Knowledgebase: Software
Laptop Program: Bootcamp: How to Run Windows on my Mac
Updated: 23 June 2020 02:22 PM

What is Bootcamp?

Boot Camp is a process that is supported by Apple to enable you to run the Windows Operating System on your Mac.

Why would I want Bootcamp?

You may need Windows to run certain software that has not been made to run on Mac OS X. It is not necessary for all students at OCAD U.

However, certain academic programs may require you to use software such as certain Autodesk programs or Solidworks, which have only been written to run on Windows.

Some students do not require Windows for their program-specific software, but desire the ability to run non-University software that is Windows only.

Where do I get a Windows 10 license?

Students can get a Windows 10 license by visiting ocadu.onthehub.com and selecting Windows 10. Add the product to your cart and 'checkout'. You will instantly get a Product Key for Windows 10.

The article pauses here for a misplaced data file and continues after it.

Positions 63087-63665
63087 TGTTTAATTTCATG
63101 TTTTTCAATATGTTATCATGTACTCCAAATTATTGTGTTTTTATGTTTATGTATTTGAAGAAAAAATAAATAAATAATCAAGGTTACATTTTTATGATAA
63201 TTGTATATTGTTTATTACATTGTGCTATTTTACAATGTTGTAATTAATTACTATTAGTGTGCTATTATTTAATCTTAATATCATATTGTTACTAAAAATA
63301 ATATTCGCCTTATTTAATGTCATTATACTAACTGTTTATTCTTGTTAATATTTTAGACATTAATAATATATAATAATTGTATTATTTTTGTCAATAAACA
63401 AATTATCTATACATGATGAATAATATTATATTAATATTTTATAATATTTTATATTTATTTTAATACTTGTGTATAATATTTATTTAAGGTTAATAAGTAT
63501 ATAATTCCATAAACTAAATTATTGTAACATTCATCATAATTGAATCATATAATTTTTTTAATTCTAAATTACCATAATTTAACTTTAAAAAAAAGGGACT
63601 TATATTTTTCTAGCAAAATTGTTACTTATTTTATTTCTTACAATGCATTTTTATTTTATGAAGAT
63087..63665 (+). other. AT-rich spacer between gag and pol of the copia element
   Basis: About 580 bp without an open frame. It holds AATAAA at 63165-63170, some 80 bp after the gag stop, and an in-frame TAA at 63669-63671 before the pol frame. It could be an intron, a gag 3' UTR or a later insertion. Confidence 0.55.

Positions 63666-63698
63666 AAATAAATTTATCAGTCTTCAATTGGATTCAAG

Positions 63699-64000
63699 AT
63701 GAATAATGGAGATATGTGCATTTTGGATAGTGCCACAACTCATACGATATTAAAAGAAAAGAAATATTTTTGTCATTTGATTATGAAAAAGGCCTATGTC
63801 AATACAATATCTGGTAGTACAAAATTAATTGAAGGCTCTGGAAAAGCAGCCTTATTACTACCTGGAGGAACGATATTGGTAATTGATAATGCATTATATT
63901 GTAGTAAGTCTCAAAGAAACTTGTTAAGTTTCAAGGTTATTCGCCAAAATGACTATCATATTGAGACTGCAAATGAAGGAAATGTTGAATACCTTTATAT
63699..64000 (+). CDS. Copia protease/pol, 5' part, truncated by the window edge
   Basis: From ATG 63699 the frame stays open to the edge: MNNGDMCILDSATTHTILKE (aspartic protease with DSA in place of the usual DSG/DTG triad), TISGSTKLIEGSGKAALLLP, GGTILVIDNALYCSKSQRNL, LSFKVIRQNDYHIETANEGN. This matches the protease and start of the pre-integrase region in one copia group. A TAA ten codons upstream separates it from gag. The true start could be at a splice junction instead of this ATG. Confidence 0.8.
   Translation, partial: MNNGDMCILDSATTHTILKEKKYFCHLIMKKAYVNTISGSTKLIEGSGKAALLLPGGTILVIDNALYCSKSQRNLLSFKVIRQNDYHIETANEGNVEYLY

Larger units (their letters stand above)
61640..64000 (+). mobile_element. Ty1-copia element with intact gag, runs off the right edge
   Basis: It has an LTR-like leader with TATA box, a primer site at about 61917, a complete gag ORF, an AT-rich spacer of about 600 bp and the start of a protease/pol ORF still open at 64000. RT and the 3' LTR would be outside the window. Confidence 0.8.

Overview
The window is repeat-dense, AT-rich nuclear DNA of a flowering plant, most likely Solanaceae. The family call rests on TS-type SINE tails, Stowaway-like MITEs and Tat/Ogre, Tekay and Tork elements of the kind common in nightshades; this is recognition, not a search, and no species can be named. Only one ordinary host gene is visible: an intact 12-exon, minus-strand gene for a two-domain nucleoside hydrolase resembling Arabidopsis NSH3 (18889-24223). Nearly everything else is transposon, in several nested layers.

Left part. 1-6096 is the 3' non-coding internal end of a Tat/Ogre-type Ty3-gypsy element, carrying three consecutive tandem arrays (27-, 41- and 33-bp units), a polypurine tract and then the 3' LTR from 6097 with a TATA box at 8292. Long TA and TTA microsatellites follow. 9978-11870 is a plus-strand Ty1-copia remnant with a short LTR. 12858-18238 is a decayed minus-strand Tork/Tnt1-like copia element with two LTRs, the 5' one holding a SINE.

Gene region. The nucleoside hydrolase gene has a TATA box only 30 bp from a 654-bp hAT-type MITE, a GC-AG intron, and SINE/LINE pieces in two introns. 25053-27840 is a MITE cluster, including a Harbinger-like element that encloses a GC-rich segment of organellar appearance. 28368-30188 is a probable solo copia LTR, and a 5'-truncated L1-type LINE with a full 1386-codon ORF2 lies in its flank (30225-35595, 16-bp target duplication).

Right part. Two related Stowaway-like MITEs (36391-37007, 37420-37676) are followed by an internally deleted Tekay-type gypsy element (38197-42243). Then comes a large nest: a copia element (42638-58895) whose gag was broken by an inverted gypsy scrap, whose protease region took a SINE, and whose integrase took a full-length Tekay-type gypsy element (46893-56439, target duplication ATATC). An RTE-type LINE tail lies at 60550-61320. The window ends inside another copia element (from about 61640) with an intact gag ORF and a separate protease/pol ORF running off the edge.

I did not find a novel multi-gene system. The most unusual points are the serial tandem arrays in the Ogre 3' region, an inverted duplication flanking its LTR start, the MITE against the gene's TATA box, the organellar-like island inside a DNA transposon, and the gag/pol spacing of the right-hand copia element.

How do I install Bootcamp?

We recommend following Apple's official instructions for installing Bootcamp, which can be found here:

https://support.apple.com/en-ca/HT201468

Note: We recommend making your Bootcamp partition no smaller than 50GB for best performance. If you will be running a number of Windows based programs, we recommend allocation much more then that. Depending on how big your hard drive is, splitting your storage in half might be the best option. E.g. if you have a 500GB hard drive, dedicating 250GB to the Mac side and 250GB to the Windows side. 

I have Boot Camp installed, but how do I start into Windows?

To run Windows on a Mac, the computer must be powered on in a special way:

Press the power button and then hold the option key.

Keep holding until you see a row of icons pop up.

Select the icon labeled Windows with either the arrow keys and pressing Return, or by clicking the arrow underneath the icon with the mouse/trackpad.

To get back to Mac OS X, restart your computer from within Windows. Your Mac should boot to Mac OS X by default, but does not have to: It is possible to change which OS is booted to by default.

What academic programs might require the use of Windows software?

Environmental Design

Industrial Design

Integrated Media

Digital Futures

Digital Painting & Expanded Animation

I'm in a program on the list above, but I never use my Windows software. Do I really need Boot Camp?